Justin Gatlin stays hot; Genzebe Dibaba breaks world record in Monaco

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Justin Gatlin continued his unbeaten streak, while Ethiopian Genzebe Dibaba broke a 22-year-old world record in the women’s 1500m at a Diamond League meet in Monaco on Friday night.

Gatlin, the favorite to beat Usain Bolt for 100m and 200m World titles in August, won the 100m in 9.78 seconds, beating Tyson Gay by .19. Gatlin is the only man to run 9.80 or better since the start of 2014, and he’s done so six times. The 33-year-old, five years removed from a four-year doping ban, hasn’t lost an individual race since Sept. 6, 2013.

Dibaba, better known as a 5000m runner until now, clocked 3:50.07 in the 1500m to break the 3:50.46 world record set by China’s Qu Yunxia in 1993. In the same race Friday, Shannon Rowbury ran 3:56.29 to break the American record set by Mary Slaney in 1983 (3:57.12).

Dibaba’s world record is the first in an Olympic track event since Aries Merritt in the 110m hurdles on Sept. 7, 2012. It’s the first women’s Olympic track event world record since Russian Gulnara Samitova-Galkina in the 3000m steeplechase on Aug. 17, 2008. Dibaba’s older sister, Tirunesh Dibaba, holds the 5000m world record set June 6, 2008.

“I think Tirunesh will be happy, all Ethiopia will be happy,” Dibaba said, according to the Diamond League. “I knew from the beginning that I could break the record and am still able to improve, maybe under 3:50. But one thing is clear I will double at World Championships [1500m and 5000m]. And let’s try for 5000m world record after Beijing.”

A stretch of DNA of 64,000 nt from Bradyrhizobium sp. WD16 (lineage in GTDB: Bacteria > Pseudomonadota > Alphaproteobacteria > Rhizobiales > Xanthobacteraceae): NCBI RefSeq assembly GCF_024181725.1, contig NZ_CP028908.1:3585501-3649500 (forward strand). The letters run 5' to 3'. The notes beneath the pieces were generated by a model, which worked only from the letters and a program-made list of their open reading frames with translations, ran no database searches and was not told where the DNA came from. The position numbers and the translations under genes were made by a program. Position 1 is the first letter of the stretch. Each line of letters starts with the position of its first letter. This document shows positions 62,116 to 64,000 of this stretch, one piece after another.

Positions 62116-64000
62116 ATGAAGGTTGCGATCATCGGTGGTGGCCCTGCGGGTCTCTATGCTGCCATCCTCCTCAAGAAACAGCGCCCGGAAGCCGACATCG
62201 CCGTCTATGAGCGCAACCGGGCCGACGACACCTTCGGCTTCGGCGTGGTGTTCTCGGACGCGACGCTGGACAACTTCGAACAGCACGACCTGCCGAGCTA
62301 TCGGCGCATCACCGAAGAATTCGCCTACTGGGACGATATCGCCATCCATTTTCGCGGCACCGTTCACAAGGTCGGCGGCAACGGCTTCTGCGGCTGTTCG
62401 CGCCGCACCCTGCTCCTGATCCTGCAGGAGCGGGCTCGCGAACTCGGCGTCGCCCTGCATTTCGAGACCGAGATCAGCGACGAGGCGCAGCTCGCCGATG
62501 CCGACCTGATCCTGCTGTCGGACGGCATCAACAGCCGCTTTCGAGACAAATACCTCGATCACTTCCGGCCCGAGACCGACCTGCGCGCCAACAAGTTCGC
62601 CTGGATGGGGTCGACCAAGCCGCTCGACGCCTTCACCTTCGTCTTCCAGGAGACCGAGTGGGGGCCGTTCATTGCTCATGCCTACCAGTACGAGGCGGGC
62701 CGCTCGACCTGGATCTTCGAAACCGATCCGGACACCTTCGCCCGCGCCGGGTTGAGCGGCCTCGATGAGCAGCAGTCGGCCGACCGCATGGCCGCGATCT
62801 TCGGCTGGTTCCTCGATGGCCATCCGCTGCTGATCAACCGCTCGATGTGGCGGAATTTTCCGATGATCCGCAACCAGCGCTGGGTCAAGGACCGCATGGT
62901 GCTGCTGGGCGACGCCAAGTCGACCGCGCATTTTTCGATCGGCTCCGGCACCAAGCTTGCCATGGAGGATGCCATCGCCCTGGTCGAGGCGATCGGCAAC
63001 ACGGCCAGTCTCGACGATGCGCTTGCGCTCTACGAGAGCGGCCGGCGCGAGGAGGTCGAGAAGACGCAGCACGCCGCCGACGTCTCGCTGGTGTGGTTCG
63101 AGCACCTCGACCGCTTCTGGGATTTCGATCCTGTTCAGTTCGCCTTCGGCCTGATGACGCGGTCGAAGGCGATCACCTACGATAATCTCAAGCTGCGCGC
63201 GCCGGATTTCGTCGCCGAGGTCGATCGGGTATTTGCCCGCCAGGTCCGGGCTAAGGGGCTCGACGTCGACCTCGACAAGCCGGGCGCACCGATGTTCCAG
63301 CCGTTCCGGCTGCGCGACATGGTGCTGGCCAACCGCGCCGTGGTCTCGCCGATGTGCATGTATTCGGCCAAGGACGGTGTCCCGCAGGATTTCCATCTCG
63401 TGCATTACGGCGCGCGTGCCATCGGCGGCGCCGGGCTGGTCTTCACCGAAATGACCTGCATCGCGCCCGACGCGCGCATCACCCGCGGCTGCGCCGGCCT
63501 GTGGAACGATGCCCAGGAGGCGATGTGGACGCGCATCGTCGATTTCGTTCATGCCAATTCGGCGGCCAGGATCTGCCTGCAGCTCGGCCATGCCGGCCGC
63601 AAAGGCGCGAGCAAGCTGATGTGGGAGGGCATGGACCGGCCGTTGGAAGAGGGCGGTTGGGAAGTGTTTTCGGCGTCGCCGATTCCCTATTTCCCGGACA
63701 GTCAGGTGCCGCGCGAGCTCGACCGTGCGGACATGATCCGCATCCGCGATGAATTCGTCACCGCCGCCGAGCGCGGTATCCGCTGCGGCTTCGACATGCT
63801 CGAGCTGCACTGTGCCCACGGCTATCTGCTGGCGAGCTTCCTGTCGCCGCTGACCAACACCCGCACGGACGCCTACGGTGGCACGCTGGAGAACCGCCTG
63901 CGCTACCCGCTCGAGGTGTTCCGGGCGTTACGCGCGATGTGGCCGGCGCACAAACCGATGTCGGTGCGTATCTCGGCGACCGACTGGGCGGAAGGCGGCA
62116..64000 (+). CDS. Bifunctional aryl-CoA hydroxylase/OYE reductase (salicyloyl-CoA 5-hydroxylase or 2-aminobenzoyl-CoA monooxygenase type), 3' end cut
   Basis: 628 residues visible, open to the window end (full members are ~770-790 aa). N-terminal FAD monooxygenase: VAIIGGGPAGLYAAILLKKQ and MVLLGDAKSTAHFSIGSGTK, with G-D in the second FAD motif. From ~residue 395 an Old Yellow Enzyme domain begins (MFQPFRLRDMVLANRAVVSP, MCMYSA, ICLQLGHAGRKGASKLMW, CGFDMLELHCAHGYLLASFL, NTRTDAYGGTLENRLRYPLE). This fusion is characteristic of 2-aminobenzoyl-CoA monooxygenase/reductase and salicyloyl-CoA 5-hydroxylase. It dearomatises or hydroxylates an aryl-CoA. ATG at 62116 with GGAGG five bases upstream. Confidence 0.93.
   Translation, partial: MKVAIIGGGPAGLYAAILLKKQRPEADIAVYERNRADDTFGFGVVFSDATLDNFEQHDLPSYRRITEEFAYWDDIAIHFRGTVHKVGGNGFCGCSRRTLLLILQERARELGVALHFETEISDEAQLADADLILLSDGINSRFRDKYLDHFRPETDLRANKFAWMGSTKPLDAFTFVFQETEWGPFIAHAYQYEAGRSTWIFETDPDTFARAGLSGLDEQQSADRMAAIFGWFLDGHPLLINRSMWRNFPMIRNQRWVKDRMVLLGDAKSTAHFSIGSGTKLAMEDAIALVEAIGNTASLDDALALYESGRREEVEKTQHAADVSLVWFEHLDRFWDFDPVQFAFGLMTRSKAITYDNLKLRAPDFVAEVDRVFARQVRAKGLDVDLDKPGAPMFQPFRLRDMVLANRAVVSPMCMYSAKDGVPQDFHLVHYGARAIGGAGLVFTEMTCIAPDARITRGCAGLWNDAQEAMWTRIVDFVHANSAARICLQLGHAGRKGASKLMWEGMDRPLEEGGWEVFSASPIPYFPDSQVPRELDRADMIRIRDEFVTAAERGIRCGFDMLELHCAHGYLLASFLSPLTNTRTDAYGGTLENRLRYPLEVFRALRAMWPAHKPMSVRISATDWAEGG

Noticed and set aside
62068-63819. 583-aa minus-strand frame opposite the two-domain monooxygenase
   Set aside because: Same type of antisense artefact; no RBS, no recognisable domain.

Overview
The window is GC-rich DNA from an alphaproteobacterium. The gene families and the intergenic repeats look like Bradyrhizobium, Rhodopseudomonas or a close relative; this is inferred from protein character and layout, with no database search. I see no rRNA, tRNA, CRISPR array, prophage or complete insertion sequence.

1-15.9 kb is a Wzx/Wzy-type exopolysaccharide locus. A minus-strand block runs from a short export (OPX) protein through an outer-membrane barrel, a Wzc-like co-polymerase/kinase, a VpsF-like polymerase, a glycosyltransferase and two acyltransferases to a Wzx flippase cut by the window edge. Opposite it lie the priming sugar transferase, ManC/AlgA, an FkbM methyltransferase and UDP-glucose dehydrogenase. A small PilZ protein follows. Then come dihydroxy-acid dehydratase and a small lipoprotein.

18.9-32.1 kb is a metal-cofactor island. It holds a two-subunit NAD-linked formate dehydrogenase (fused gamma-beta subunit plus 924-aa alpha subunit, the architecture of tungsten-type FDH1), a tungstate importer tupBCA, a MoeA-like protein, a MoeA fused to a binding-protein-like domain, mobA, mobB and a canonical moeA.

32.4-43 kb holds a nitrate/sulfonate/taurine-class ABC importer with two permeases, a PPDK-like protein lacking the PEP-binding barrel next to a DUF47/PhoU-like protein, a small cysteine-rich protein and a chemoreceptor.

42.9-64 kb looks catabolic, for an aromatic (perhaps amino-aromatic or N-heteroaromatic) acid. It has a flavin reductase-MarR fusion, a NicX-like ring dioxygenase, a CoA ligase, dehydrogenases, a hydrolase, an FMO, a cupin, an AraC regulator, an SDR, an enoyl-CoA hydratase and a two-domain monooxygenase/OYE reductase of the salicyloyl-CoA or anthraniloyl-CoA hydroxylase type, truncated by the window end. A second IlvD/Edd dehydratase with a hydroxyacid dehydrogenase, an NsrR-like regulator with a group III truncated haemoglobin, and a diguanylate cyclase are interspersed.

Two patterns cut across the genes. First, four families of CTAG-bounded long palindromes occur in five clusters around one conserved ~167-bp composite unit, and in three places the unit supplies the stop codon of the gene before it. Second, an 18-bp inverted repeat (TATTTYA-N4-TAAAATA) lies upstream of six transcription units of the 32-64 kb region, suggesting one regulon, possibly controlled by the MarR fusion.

In Monaco, athletes were preparing for the World Championships in Beijing (Aug. 22-30, broadcast info here). Here are full results from Monaco.

Asbel Kiprop, the two-time reigning World champion, ran the fifth fastest 1500m of all time in 3:26.69. The Kenyan was .69 off Hicham El Guerrouj‘s world record from 1998 and moved to third fastest all time in the event behind Kiprop and Bernard Lagat.

Kiprop relegated Olympic and World 5000m and 10,000m champion Mo Farah to fourth place, marking the Brit’s lowest finish in an outdoor track final since 2010, according to Tilastopaja. Afterward, Farah said he will run the 10,000m at Worlds but hadn’t decided whether to contest the 5000m.